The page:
President Muhammadu Buhari has expressed his grief over the death of Sylvester Ngwuta, a Justice of the Supreme Court, who passed on in the early hours of Sunday.
It was gathered that Mr. Ngwuta died at 69 just about three weeks to his retirement from the bench on March 30, when he ought to clock 70.
Buhari’s government prosecuted Mr. Ngwuta as a serving judge for various charges including money laundering between 2017 and 2019.
However, a presidential spokesperson, Garba Shehu, said in a statement on Sunday that Mr. Buhari believed that the deceased lived and served the country with his knowledge of the law.
The President added that Mr. Ngwuta’s death would leave a gap in the Supreme Court, considering his experience and dedication to interpretation of the constitution.
The statement read, “President Muhammadu Buhari condoles with family and friends of Justice of the Supreme Court, Justice Nwali Sylvester Ngwuta, who passed away early hours of Sunday in Abuja.
“The President joins the people and government of Ebonyi State, Nigeria Bar Association and members of the Bench in mourning the legal luminary, regretting that the death of the eminent Justice will leave a gap in the Supreme Court, considering his experience and dedication to interpretation of the constitution.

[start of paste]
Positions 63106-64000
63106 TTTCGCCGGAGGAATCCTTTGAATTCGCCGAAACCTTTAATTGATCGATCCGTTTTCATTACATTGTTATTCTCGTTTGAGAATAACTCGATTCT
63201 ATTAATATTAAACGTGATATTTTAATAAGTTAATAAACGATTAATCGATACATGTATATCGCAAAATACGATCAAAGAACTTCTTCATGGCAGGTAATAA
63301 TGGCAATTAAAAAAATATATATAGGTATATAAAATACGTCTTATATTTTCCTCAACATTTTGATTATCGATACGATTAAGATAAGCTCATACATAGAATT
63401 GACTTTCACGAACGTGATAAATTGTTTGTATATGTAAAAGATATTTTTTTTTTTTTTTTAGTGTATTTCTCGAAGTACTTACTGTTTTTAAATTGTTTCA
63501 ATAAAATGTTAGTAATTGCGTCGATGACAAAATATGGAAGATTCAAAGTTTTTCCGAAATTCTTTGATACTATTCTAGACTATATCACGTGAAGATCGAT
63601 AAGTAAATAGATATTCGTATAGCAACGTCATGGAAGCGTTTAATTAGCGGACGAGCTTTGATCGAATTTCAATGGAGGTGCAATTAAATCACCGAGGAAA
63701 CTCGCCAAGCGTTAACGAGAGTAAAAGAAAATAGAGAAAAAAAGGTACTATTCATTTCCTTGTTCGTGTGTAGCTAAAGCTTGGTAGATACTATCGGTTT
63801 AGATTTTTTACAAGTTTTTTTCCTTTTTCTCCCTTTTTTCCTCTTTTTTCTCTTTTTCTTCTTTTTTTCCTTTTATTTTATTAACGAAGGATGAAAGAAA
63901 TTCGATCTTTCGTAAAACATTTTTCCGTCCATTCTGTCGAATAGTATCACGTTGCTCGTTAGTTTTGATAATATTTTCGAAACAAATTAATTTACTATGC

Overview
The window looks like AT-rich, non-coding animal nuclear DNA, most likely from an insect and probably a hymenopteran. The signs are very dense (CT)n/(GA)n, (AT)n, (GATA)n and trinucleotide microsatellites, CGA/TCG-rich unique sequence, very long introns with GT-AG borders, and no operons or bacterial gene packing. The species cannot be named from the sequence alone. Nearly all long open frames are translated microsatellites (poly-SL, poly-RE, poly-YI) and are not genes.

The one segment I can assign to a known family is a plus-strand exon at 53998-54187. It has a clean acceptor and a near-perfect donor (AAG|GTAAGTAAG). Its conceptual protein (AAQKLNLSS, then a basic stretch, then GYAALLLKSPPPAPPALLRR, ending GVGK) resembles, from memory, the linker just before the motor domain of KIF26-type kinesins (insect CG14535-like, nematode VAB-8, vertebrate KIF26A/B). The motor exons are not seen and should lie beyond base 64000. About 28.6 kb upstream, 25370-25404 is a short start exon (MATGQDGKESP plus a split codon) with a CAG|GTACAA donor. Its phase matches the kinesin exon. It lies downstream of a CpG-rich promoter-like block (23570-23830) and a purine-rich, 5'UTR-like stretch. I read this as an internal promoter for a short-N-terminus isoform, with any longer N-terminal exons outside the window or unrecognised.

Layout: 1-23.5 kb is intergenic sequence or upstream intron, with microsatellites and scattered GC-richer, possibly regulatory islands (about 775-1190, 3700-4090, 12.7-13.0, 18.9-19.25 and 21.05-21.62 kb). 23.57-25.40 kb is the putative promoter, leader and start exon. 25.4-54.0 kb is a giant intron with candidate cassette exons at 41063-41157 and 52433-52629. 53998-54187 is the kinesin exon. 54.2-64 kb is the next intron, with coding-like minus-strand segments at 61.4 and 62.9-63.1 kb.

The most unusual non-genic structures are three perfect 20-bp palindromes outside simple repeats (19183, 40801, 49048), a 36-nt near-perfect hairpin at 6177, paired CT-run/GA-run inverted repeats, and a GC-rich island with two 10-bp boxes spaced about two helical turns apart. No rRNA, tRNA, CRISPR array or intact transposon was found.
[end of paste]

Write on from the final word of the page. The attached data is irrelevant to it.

“President Buhari believes Justice Ngwuta lived and served the country with his knowledge of the law.
“The President prays that the Almighty God will accept the soul of the departed, and comfort his family.”
Buhari’s government charged Mr. Ngwuta with money laundering and passport fraud at the Federal High Court in Abuja and with asset declaration breaches at the Code of Conduct Tribunal in 2017.
The trials only came to an end after a judgment of the Court of Appeal ruled in 2018 that a serving judge could not be prosecuted unless the judicial officer had been investigated and sanctioned by the National Judicial Council (NJC).
Ngwuta’s house and those of some other judges had earlier been raided by the operatives of the State Security Service in October 2016.
He and the affected judges were then placed on suspension following the request by the Attorney-General of the Federation, Abubakar Malami, preparatory to their trial which did not start until 2017.
Ngwuta remained on suspension up till the time his trials were terminated in 2018.
He was only recalled in 2019 by the incumbent Chief Justice of Nigeria, Tanko Muhammad, who stepped into office in acting capacity in January 2019.
He was part of the seven-man panel that delivered the controversial January 14, 2020 judgment that sacked Emeka Ihedioha of the Peoples Democratic Party (PDP) as Imo State governor and replaced him with Hope Uzodinma of All Progressives Congress (APC).
Ngwuta was also on the seven-man panel that upheld the second term victory of Governor Yahaya Bello of Kogi State on August 31, 2020.
He was also part of the panel that affirmed the elections of Governors Abdullahi Ganduje of Kano State, Aminu Tambuwal of Sokoto State, Simon Lalong of Plateau State and Bala Mohammed of Bauchi State on January 20, 2020.
He was similarly part of the panel that upheld the elections of Governors Samuel Ortom of Benue State and Ahmadu Fintiri of Adamawa State in the judgments delivered on January 21, 2020.Follow us on social media